Haynes took his suspicions to Scotland Yard and surveillance of Cream began.

Source

Dr. Thomas Cream’s Murder Rampage Ends

Police arrested Dr. Cream in early June 1892. Prostitutes who he had consorted with but not been murdered came forward and his past in Canada and Chicago was brought to light.

In October, Cream faced trial for the murder of Matilda Clover. After five days of testimony it took the jury just ten minutes to pronounce the verdict of guilty.

TruTV notes that “In passing the death sentence, Justice [Henry] Hawkins told the prisoner that his willingness to murder was ‘so diabolical in its character, fraught with so much cold-blooded cruelty (that it could) be expiated only by your death.’ ”

One of several letters allegedly sent by Jack the Ripper to police taunting them. There is an unproven claim the handwriting is similar to Cream's.
One of several letters allegedly sent by Jack the Ripper to police taunting them. There is an unproven claim the handwriting is similar to Cream's. | Source

Jack the Ripper Claim

The end came for Dr. Thomas Neil Cream, on November 15, 1892 when he was hanged inside Newgate Jail. Capitalpunishment.org writes that “Cream waited till the very last moment as he felt the mechanism under the trap begin to move to utter the words, ‘I am Jack ...’ ” The rest of the sentence, if there was to be any more, was choked off by the noose.

Writing for The New York Daily News, Mara Bovsun comments that “It seems unlikely that Cream committed the Ripper slayings, since he was in jail in another country at the time. Some maintain, however, that there is evidence that Cream paid a double to serve his sentence in Chicago, and that he actually made it to London in the mid-1880s.”

Another explanation offered by enthusiasts of the Cream theory is that he bribed prison guards to let him out but they still recorded him as an inmate. He had come into a large inheritance in 1887 and Joliet Prison, where he was held, was notoriously corrupt at the time.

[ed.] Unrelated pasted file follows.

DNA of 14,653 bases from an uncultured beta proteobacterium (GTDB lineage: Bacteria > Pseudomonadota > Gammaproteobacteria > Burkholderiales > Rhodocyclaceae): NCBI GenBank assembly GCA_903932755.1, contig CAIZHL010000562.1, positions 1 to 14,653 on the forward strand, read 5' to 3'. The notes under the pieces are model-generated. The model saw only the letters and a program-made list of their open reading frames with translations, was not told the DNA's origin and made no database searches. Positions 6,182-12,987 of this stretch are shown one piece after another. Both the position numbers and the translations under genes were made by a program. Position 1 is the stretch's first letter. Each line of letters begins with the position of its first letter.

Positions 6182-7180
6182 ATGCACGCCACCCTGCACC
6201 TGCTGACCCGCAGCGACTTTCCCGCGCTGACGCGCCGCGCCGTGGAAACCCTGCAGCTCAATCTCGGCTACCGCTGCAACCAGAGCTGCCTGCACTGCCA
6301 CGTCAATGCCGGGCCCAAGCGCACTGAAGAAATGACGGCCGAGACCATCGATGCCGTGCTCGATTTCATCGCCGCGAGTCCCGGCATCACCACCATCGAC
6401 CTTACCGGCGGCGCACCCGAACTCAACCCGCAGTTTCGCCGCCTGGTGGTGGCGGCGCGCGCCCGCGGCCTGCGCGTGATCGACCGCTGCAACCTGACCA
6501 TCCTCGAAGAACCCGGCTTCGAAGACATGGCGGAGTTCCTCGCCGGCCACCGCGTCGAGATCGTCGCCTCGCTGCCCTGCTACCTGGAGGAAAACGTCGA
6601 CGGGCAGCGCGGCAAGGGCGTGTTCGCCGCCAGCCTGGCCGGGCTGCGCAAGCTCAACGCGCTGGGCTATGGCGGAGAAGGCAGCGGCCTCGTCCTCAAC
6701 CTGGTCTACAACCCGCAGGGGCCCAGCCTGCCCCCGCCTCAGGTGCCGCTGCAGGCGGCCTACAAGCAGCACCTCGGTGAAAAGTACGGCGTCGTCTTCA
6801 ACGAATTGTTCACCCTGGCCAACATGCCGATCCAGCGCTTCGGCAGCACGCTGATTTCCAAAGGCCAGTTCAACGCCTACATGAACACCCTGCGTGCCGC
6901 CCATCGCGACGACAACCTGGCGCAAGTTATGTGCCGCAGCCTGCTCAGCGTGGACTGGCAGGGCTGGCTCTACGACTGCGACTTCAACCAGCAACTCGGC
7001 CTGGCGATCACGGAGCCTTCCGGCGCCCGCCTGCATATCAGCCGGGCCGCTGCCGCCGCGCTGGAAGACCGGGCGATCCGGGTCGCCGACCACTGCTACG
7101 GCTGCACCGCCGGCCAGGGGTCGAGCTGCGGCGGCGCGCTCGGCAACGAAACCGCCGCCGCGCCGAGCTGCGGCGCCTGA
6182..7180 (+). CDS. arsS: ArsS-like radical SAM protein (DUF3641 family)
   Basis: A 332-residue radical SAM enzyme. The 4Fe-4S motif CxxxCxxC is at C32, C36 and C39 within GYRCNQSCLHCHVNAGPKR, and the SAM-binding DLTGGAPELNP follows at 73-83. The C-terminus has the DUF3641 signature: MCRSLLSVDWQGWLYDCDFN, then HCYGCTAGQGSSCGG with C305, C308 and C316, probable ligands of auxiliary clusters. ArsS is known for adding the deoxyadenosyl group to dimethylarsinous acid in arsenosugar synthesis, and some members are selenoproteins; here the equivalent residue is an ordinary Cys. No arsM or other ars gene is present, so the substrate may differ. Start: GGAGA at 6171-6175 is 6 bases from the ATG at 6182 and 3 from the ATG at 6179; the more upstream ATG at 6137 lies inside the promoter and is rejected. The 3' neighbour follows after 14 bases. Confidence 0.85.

It is typical of a Ripper theory that once it is suggested its adherents won’t let it die. So it is with Dr. Cream, however, at the Casebook website he is listed as the 17th most popular choice for a Ripper suspect among 22 listed.

Apologies for the somewhat irritating voice over

Bonus Factoid

James Billington, the executioner who hanged Cream, swore to the end of his life that his client’s last words were “I am Jack …” This is where we meet Sir Edward Marshall Hall, the English barrister who defended Cream at his final trial. He gives us the doppelganger theory; there were two men who looked alike and used the name Thomas Neill Cream when it proved useful.

Earlier Hall had defended Cream in a bigamy case. Cream’s defence was that he could not be guilty because at the time of the alleged bigamous union he was in prison in Sydney. Enquiries revealed there was indeed a Thomas Neill Cream under lock and key and that his description fitted that of the man charged with bigamy.

So, Marshall Hall believed the two men used each other’s incarceration as unbreakable alibis for the crimes they committed. The theory extends to Cream’s hanging. Knowing there was no way out for himself he falsely confessed that “I am Jack …” so his doppelganger, the actual Jack the Ripper, would no longer be pursued. Now, there’s a tangled web for you.

Sources

  • “The Man Who Would Be Jack the Ripper.” The Scotsman, October 14, 2005.
  • “Dr. Thomas Neill Cream (1850-1892).” Casebook.org, Undated.
  • “Thomas Neill Cream.” Academic Dictionaries and Encyclopedias, undated.
  • “Dr. Thomas Neill Cream: Shades of Nightshade.” Joseph Geringer, Murderpedia, undated
  • “English Hangmen 1850 to 1964.” Capital Punishment U.K., undated.
  • “Doctor Death.” Mara Bovsun, The New York Daily News, August 26, 2007.
  • “The Madman of McGill.” Jackie Rosenhek, Doctor’s Review, June 2005.

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      Louise Powles 9 months ago from Norfolk, England

      That was really interesting. Jack the Ripper has always intrigued me. And I've never heard of Thomas Cream before.